Today in History:
Thomas Edison Observes the Edison Effect (1880)
Thermionic emission is the heat-induced flow of charge carriers from a surface or over a potential-energy barrier.
This occurs because the thermal energy given to the carrier overcomes the forces restraining it. The charge carriers can be electrons or ions, and in older literature are sometimes referred to as "thermions". After emission, a charge will initially be left behind in the emitting region that is equal in magnitude and opposite in sign to the total charge emitted. But if the emitter is connected to a battery, then this charge left behind will be neutralized by charge supplied by the battery, as the emitted charge carriers move away from the emitter, and finally the emitter will be in the same state as it was before emission. The thermionic emission of electrons is also known as thermal electron emission.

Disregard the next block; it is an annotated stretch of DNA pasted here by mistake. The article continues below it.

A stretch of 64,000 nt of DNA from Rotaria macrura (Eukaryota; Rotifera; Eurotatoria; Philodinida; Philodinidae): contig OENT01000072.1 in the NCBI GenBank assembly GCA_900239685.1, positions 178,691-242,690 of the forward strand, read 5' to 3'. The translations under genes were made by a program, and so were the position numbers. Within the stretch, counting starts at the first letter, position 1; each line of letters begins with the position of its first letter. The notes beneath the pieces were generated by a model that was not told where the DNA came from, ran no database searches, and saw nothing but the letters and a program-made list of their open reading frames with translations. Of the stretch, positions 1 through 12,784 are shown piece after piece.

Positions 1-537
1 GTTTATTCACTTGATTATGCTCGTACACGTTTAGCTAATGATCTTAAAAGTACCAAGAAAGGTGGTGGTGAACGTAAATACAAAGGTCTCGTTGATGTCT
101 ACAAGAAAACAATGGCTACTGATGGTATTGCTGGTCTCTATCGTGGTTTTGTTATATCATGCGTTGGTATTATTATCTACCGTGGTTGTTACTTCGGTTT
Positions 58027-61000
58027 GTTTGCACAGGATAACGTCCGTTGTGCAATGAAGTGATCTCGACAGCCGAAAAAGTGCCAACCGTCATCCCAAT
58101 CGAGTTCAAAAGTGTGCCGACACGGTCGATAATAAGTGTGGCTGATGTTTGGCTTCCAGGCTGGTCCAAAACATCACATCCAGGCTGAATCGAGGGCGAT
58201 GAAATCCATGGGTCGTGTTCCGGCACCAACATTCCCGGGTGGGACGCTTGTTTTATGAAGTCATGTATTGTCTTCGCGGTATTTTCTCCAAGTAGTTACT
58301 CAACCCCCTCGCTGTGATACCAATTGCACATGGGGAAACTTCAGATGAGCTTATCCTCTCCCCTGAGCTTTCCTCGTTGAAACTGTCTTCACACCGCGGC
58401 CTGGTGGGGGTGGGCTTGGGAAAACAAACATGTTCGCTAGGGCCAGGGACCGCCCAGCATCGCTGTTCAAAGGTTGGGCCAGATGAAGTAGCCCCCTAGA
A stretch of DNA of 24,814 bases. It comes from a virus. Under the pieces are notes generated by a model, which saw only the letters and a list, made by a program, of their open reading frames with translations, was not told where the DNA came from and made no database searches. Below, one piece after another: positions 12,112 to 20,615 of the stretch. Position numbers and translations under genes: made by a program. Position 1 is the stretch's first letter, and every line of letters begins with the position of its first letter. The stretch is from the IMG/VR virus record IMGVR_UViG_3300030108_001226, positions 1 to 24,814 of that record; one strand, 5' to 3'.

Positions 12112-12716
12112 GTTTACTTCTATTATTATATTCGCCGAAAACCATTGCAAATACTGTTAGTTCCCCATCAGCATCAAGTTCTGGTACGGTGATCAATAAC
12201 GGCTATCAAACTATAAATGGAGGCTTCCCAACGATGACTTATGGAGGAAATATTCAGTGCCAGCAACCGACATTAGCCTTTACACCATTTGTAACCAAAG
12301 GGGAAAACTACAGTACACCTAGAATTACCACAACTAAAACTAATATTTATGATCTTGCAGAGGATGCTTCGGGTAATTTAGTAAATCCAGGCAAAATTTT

The classical example of thermionic emission is the emission of electrons from a hot metal cathode into a vacuum (archaically known as the Edison effect) in a vacuum tube. However, the term "thermionic emission" is now used to refer to any thermally excited charge emission process, even when the charge is emitted from one solid-state region into another. This process is crucially important in the operation of a variety of electronic devices and can be used for power generation or cooling. The magnitude of the charge flow increases dramatically with increasing temperature. However, vacuum emission from metals tends to become significant only for temperatures over 1000 K. The science dealing with this phenomenon has been known as thermionics, but this name seems to be gradually falling into disuse.
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